As I traveled to Thermopolis on Tuesday I drifted on and off of Wind River Indian Reservation land. I also stopped, for the second time, at their Wind River casino which is 2 miles south of Riverton and a little more than 20 miles from Lander. Wednesday I drove northwest from Lander, to the little town of Dubois, which I will be making a separate post about. Thermopolis and Dubois are both about 85 miles from the house in Lander and while I drifted on and off of Indian land on Tuesday I was on it almost all day on Wednesday, except for the towns at each end. Turns out the Wind River Reservation is ENORMOUS – over 3,500 square miles – almost three times the size of Rhode Island!
The Wind River Reservation is home to two tribes – the Eastern Shoshone and Northern Arapaho. But as we say in Durham, with Duke and Carolina fans sometimes living under the same roof – it is a house divided. Those two tribes are bitter enemies and the result is a reservation which is considered the most dangerous in the country. The crime rate is 5 to 7 times higher than normal and gang violence, unemployment and drug use are systemic problems.
But it is a beautiful place. The land is, for the most part, very open and sprawling with an occasional small house or two, most often a trailer, and the Wind River makes frequent appearances as it meanders through the property. As I was driving north towards DuBois I was traveling along the western edge of the reservation and wasn’t far from the Wind River Mountain range.
There was a second casino on this, the west side of the reservation, and it turns out that Shoshone Rose (north of Lander) and Wind River (south of Riverton) are the only two casinos in the state of Wyoming. Wind River had a few gaming tables (only blackjack was in use both times I was there, with only a few players). It had one roulette table and a few card games I was not familiar with but the casino contained mostly slot machines. Shoshone Rose appeared to be exclusively slot machines, and both casinos had a small hotel attached. Both had only recently reopened after having been closed for a long time due to the pandemic and masks were mandatory at both facilities. The Indigenous American tribes throughout the United States were hit particularly hard by the coronavirus and I just recently learned that one of the places I hoped to visit in Arizona is still closed due to COVID concerns (it is on Navaho land).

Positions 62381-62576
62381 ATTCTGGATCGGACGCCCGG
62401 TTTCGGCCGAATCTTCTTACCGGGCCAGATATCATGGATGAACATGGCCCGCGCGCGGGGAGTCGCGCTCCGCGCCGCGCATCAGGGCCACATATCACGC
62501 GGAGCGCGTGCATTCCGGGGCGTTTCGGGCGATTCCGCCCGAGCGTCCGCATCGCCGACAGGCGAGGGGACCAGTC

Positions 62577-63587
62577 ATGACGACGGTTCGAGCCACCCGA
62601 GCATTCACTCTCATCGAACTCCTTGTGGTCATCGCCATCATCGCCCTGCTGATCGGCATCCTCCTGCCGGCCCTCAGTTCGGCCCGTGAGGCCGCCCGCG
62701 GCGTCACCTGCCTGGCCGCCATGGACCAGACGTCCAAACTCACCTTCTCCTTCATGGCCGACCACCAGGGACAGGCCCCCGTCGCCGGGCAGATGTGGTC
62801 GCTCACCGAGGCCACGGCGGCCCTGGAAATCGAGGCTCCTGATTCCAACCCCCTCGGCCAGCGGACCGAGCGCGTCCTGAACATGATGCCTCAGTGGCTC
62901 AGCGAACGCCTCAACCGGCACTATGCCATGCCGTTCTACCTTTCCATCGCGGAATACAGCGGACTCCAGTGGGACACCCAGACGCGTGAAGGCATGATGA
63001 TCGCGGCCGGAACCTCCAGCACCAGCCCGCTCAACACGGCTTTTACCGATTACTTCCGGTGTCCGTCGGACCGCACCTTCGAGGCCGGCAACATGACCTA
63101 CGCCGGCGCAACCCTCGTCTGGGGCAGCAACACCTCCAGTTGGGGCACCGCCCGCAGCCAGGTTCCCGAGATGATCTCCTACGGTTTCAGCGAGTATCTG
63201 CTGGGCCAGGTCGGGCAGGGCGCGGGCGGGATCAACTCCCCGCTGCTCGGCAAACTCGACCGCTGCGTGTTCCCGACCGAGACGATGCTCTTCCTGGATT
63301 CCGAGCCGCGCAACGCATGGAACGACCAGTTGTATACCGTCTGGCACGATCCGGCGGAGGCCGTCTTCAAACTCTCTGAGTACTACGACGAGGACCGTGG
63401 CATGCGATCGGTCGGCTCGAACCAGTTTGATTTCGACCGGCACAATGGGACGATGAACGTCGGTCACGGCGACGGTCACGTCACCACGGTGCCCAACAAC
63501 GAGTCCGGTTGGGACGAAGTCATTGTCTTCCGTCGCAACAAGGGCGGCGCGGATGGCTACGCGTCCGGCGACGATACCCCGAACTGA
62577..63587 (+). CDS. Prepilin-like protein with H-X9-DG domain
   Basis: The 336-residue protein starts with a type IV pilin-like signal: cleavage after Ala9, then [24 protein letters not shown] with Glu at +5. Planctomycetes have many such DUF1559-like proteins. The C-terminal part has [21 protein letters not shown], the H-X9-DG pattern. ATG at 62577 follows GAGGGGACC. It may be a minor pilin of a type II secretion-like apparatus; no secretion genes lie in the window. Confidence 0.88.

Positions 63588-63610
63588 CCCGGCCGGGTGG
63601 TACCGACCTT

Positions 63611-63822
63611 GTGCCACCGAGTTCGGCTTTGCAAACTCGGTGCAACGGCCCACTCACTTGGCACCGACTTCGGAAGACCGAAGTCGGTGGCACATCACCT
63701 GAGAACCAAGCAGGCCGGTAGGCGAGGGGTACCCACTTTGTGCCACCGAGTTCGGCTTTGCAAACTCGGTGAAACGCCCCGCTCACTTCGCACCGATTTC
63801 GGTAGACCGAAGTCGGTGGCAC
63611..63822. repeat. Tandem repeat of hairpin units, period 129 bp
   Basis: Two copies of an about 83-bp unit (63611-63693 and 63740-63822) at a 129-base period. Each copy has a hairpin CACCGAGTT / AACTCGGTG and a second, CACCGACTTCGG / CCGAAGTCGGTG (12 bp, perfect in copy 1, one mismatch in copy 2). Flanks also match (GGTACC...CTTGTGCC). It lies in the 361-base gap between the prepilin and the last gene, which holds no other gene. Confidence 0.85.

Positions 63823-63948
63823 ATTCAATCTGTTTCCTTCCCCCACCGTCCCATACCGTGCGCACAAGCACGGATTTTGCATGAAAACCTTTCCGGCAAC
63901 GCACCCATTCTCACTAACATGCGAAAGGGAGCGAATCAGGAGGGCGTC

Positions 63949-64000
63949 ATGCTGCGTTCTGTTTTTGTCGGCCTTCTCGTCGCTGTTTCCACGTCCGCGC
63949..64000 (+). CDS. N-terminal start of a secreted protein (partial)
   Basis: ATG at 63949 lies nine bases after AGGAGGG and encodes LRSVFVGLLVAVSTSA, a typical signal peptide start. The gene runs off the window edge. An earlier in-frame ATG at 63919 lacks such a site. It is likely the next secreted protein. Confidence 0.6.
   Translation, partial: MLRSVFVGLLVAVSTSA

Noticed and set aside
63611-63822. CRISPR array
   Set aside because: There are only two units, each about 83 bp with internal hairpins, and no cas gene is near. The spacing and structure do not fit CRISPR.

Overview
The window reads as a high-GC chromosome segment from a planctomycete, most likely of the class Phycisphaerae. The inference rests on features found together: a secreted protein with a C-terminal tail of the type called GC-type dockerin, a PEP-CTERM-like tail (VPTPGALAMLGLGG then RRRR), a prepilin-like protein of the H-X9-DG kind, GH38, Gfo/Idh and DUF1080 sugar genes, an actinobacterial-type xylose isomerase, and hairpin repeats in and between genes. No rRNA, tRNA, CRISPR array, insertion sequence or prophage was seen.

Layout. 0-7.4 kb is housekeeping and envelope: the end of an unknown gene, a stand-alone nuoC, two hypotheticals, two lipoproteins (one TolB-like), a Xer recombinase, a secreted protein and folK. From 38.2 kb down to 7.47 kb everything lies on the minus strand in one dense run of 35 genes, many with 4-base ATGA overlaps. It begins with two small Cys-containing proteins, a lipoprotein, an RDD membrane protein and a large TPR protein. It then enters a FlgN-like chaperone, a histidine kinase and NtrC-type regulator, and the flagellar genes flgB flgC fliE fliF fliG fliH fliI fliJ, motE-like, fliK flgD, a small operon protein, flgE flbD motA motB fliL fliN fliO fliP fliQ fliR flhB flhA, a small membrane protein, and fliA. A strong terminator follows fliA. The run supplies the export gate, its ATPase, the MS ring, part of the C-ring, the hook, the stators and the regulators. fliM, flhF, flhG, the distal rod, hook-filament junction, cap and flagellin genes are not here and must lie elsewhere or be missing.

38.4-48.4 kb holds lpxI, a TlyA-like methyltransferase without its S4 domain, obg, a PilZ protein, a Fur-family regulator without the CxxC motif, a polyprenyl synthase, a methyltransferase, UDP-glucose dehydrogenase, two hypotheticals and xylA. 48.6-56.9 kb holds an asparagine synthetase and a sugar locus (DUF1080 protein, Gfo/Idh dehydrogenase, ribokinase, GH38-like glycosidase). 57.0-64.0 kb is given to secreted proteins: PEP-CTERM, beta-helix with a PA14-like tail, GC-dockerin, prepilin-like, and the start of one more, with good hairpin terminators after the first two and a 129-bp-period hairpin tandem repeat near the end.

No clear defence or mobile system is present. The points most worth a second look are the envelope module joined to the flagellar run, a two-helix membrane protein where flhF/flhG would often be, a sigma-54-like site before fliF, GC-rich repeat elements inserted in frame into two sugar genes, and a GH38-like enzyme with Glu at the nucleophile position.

As I drove further north I started to see large formations in the distance and reached some of them eventually. This is Crowheart Butte:
And just up the road from that was this little non-denominational church:
The scenery got a little more interesting as I approached the northwest corner of the reservation.
And I got to try my hand at using my new iPhone 11 to take a one-shot panorama (hopefully no more two or three shot left-to-right single pics for you to combine in your mind). Let’s give it a try and see what happens:
I’m afraid I’ll have to call that a FAIL! Nice shot of the access road in front of you there, JohnBoy… Silly me thought I should hold the phone in a horizontal orientation, as I do for wide shots. Evidently the phone will only take a panorama with the phone held in a vertical orientation while moving it left to right. Let’s try this again:
I cropped out some from the top and bottom and, while tiny, they do give a nice wide view. I was pretty far away from the target and it will probably be better the closer I get. Let’s just see about that:
I’m going to go ahead and post these and take a look at them as everyone sees it online. I believe those last two photos were actually taken after I had left the Wind River reservation and was just a few miles from Dubois so let me wrap up this post and start a new one about that town.